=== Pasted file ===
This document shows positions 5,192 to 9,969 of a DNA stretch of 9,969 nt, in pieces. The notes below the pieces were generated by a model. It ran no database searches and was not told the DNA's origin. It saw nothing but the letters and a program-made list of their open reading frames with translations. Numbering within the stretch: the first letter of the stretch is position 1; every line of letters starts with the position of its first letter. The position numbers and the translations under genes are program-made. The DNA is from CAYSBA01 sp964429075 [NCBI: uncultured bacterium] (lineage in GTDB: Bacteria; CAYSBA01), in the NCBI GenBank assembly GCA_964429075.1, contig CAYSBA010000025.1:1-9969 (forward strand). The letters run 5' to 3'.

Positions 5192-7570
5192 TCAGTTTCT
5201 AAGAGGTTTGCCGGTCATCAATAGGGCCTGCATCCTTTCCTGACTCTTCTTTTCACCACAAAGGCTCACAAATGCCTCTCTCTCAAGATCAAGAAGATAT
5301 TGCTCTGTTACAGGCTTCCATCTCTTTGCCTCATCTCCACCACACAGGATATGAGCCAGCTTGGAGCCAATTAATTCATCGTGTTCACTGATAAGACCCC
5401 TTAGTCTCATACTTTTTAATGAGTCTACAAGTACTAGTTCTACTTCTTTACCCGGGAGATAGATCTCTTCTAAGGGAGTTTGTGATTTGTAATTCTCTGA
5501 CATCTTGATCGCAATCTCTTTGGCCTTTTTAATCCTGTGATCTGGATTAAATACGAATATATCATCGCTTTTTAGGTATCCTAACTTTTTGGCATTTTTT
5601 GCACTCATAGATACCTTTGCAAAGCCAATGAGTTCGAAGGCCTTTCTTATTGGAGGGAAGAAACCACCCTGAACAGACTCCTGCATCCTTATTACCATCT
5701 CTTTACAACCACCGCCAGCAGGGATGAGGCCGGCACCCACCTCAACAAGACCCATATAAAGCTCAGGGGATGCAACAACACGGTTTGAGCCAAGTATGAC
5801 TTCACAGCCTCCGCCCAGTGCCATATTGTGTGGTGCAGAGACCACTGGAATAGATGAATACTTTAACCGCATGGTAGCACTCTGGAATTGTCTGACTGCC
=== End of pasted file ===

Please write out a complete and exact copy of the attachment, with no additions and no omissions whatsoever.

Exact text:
This document shows positions 5,192 to 9,969 of a DNA stretch of 9,969 nt, in pieces. The notes below the pieces were generated by a model. It ran no database searches and was not told the DNA's origin. It saw nothing but the letters and a program-made list of their open reading frames with translations. Numbering within the stretch: the first letter of the stretch is position 1; every line of letters starts with the position of its first letter. The position numbers and the translations under genes are program-made. The DNA is from CAYSBA01 sp964429075 [NCBI: uncultured bacterium] (lineage in GTDB: Bacteria; CAYSBA01), in the NCBI GenBank assembly GCA_964429075.1, contig CAYSBA010000025.1:1-9969 (forward strand). The letters run 5' to 3'.

Positions 5192-7570
5192 TCAGTTTCT
5201 AAGAGGTTTGCCGGTCATCAATAGGGCCTGCATCCTTTCCTGACTCTTCTTTTCACCACAAAGGCTCACAAATGCCTCTCTCTCAAGATCAAGAAGATAT
5301 TGCTCTGTTACAGGCTTCCATCTCTTTGCCTCATCTCCACCACACAGGATATGAGCCAGCTTGGAGCCAATTAATTCATCGTGTTCACTGATAAGACCCC
5401 TTAGTCTCATACTTTTTAATGAGTCTACAAGTACTAGTTCTACTTCTTTACCCGGGAGATAGATCTCTTCTAAGGGAGTTTGTGATTTGTAATTCTCTGA
5501 CATCTTGATCGCAATCTCTTTGGCCTTTTTAATCCTGTGATCTGGATTAAATACGAATATATCATCGCTTTTTAGGTATCCTAACTTTTTGGCATTTTTT
5601 GCACTCATAGATACCTTTGCAAAGCCAATGAGTTCGAAGGCCTTTCTTATTGGAGGGAAGAAACCACCCTGAACAGACTCCTGCATCCTTATTACCATCT
5701 CTTTACAACCACCGCCAGCAGGGATGAGGCCGGCACCCACCTCAACAAGACCCATATAAAGCTCAGGGGATGCAACAACACGGTTTGAGCCAAGTATGAC
5801 TTCACAGCCTCCGCCCAGTGCCATATTGTGTGGTGCAGAGACCACTGGAATAGATGAATACTTTAACCGCATGGTAGCACTCTGGAATTGTCTGACTGCC